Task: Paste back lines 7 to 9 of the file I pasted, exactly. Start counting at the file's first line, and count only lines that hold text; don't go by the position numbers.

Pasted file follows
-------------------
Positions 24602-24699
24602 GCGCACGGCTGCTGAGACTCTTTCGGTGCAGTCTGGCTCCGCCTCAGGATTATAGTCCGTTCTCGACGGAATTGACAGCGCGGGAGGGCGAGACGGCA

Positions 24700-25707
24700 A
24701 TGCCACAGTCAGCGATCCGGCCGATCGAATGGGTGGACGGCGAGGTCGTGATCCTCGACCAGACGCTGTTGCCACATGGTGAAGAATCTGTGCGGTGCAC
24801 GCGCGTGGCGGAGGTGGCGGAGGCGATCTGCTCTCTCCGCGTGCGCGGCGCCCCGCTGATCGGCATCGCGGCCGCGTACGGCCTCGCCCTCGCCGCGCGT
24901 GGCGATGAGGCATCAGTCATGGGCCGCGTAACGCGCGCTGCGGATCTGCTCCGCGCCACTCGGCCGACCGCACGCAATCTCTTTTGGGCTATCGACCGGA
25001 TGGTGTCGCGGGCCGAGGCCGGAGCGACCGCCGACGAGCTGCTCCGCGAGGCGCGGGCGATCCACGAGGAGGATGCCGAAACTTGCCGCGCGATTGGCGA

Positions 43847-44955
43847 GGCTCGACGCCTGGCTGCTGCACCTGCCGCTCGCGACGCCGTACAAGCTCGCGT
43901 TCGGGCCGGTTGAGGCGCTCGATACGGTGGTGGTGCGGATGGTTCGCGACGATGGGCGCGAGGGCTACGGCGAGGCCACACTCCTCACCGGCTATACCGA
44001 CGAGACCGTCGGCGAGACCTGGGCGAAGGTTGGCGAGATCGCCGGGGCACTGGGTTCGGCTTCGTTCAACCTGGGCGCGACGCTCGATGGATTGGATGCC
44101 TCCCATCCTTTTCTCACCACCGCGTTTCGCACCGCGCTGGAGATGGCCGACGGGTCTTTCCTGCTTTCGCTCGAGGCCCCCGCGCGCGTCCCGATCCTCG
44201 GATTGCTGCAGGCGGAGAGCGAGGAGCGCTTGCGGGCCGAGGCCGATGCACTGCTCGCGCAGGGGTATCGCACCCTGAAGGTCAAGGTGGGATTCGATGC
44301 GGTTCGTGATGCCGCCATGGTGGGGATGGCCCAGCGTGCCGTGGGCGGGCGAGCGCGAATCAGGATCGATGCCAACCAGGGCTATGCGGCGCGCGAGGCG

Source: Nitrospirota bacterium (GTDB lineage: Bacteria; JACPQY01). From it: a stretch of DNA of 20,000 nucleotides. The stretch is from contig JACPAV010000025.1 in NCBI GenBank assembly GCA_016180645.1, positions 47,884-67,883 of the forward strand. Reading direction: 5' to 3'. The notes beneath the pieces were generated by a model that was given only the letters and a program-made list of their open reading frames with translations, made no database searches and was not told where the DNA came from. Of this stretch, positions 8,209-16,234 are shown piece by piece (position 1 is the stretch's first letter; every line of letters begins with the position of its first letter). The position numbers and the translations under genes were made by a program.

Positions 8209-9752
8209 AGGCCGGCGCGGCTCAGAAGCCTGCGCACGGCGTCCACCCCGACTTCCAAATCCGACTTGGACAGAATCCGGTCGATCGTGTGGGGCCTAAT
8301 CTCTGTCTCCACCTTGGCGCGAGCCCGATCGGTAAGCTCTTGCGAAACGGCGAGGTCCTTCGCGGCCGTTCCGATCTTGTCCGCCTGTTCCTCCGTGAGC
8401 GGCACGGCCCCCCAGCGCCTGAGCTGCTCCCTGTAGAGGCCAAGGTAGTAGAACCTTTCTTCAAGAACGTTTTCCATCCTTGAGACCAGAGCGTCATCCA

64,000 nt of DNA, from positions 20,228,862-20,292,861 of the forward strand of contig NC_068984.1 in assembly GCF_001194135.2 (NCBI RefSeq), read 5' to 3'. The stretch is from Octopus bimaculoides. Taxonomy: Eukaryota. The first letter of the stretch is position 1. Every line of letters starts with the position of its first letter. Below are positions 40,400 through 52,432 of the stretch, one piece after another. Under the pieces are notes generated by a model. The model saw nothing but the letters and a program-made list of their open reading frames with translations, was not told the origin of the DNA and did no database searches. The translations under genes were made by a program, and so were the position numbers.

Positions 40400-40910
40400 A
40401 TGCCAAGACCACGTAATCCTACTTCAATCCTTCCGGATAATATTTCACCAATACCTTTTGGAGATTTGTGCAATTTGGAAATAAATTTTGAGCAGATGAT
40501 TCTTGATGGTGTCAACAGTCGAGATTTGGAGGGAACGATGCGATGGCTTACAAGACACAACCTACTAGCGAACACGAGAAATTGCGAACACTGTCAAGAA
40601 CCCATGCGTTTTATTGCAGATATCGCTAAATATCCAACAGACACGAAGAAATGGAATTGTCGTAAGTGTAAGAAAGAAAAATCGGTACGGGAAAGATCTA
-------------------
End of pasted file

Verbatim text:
24901 GGCGATGAGGCATCAGTCATGGGCCGCGTAACGCGCGCTGCGGATCTGCTCCGCGCCACTCGGCCGACCGCACGCAATCTCTTTTGGGCTATCGACCGGA
25001 TGGTGTCGCGGGCCGAGGCCGGAGCGACCGCCGACGAGCTGCTCCGCGAGGCGCGGGCGATCCACGAGGAGGATGCCGAAACTTGCCGCGCGATTGGCGA

Positions 43847-44955